Latvia’s economic growth has slowed down from last year, largely because of a slow absorption of EU funding and accordingly smaller investment, Dombrovskis explained. It will also have a serious impact on the construction sector, which in the first half of this year shrank by nearly 20% from the same period last year, the European Commission’s vice president said.
Still, rising domestic consumption and growth in other sectors have been compensating for the drop of investment and construction, Dombrovskis said.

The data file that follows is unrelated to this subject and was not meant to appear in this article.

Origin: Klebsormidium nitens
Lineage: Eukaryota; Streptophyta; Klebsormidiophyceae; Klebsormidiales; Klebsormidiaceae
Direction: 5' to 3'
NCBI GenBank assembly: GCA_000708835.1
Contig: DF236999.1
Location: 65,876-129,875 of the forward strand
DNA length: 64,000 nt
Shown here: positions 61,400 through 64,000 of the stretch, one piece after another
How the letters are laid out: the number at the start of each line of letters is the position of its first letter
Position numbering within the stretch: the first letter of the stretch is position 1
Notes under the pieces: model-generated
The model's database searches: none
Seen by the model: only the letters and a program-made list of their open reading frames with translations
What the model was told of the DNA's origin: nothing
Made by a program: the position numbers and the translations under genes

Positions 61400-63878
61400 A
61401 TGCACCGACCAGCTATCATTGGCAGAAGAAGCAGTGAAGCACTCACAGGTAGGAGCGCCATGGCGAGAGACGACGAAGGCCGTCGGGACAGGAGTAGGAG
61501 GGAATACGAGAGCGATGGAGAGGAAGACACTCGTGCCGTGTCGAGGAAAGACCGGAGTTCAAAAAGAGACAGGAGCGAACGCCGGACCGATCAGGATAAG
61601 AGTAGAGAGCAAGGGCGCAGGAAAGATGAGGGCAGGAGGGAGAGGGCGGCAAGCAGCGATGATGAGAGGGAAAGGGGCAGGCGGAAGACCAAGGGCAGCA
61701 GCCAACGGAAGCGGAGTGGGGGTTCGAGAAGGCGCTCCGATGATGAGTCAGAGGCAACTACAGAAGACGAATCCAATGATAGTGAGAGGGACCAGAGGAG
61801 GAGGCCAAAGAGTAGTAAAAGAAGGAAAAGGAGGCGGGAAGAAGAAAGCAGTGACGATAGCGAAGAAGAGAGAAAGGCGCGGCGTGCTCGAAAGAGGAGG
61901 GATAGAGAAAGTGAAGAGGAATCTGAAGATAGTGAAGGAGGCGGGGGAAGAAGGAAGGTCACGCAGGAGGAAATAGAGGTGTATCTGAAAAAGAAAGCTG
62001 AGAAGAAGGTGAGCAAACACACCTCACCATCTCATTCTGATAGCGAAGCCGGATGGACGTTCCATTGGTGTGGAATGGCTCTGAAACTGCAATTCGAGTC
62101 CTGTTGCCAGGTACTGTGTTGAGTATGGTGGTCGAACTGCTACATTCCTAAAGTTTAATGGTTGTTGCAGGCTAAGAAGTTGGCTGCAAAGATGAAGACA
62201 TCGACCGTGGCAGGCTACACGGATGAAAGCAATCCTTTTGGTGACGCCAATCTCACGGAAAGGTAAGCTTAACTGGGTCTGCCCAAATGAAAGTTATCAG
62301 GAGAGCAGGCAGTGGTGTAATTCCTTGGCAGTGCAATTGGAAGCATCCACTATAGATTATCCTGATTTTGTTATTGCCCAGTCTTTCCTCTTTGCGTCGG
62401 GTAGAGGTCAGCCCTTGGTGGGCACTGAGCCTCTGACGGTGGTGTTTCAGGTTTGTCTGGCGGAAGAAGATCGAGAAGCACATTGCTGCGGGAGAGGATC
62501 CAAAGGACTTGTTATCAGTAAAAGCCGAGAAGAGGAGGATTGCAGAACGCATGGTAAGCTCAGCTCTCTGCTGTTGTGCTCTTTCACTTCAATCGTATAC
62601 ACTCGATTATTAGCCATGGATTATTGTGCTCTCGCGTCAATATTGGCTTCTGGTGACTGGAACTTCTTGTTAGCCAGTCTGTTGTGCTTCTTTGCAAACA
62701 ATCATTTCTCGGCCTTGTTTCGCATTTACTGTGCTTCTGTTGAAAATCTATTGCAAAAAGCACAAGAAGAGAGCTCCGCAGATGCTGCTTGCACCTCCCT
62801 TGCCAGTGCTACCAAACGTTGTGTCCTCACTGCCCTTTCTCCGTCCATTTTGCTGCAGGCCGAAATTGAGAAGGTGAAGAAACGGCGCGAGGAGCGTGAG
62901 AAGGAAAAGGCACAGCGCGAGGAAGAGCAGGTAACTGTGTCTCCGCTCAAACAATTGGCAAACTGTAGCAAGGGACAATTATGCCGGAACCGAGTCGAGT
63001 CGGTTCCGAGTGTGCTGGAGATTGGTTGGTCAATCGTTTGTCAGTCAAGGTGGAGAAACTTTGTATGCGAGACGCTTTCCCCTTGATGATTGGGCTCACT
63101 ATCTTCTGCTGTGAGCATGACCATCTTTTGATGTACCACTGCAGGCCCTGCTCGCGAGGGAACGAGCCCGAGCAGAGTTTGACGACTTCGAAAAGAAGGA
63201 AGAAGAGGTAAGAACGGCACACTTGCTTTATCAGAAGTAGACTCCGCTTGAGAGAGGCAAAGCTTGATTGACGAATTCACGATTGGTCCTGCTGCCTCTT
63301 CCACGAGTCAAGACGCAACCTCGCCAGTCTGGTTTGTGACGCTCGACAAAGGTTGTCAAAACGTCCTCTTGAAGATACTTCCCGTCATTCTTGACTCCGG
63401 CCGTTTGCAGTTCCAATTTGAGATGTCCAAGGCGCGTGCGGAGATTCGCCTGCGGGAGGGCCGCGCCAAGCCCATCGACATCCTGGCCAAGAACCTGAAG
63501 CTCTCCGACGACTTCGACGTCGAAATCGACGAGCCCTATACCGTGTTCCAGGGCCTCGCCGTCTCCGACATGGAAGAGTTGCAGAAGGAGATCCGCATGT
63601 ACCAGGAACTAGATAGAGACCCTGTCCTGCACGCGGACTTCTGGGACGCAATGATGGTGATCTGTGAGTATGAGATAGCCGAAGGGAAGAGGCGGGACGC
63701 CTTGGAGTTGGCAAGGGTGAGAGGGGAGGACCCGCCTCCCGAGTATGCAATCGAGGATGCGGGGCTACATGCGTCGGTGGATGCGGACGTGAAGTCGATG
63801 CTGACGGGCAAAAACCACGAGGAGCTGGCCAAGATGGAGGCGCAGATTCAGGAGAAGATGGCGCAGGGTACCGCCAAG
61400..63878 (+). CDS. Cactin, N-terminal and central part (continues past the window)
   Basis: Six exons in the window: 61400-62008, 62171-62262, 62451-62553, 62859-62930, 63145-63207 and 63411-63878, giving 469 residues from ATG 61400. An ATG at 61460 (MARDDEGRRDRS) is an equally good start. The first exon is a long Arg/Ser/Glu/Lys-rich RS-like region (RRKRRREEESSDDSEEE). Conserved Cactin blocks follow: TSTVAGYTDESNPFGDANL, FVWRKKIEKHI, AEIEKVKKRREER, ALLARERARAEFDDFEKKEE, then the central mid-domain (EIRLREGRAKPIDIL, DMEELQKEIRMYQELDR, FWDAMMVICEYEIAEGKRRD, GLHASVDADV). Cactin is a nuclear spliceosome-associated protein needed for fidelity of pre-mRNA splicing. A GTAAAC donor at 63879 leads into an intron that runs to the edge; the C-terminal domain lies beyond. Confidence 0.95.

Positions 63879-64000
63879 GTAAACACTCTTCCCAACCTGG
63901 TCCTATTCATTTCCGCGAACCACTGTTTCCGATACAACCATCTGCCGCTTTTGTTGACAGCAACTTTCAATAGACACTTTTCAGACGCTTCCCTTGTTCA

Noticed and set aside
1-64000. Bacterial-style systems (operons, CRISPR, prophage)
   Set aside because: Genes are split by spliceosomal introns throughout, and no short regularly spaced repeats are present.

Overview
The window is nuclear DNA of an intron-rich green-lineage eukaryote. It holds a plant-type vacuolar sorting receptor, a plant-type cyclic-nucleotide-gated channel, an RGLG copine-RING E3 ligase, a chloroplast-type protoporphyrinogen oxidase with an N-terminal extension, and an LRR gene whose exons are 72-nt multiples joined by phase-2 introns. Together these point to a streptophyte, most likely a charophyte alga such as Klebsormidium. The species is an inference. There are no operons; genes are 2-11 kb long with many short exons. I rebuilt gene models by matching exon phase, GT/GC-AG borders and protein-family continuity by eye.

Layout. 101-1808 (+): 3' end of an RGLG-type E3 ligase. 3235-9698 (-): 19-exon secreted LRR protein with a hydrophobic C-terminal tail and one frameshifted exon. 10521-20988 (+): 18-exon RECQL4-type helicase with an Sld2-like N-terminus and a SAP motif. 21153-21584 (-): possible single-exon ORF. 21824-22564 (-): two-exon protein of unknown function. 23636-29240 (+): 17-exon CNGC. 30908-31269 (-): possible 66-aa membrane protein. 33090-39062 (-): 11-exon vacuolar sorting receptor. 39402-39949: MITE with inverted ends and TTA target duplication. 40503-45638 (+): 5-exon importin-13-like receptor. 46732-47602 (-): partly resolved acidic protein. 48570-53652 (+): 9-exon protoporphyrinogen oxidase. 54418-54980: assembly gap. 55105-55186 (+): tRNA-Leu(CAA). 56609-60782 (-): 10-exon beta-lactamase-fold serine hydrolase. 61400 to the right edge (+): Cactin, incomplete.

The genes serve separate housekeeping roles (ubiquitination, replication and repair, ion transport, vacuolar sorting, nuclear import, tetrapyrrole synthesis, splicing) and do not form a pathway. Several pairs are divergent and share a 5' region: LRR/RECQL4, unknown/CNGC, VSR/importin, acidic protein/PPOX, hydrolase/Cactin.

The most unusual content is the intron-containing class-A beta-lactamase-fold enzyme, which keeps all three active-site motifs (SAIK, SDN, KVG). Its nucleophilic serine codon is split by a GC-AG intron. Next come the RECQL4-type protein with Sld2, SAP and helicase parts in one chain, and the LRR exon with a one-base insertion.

Unemployment has also continued to decrease in Latvia. In 2017, Latvia’s GDP growth is expected to accelerate to 2.8% and reach 3% in 2018. Growth in likely to become stronger on rising investment, the launch of EU-funded projects and more active lending.
Most importantly, though, Latvia has to stick to strict fiscal discipline amid growing global risks, Dombrovskis said.
The EU official underlined that the economies of the bloc’s member states have proven their resilience. “Next year we expect economic growth in all member states. Given the instability that is dominating in the world, it is all the more important now to follow a stable and prudent macroeconomic policy. But it is no less important to tackle inequality in our society so that no one felt left behind,” Dombrovskis said.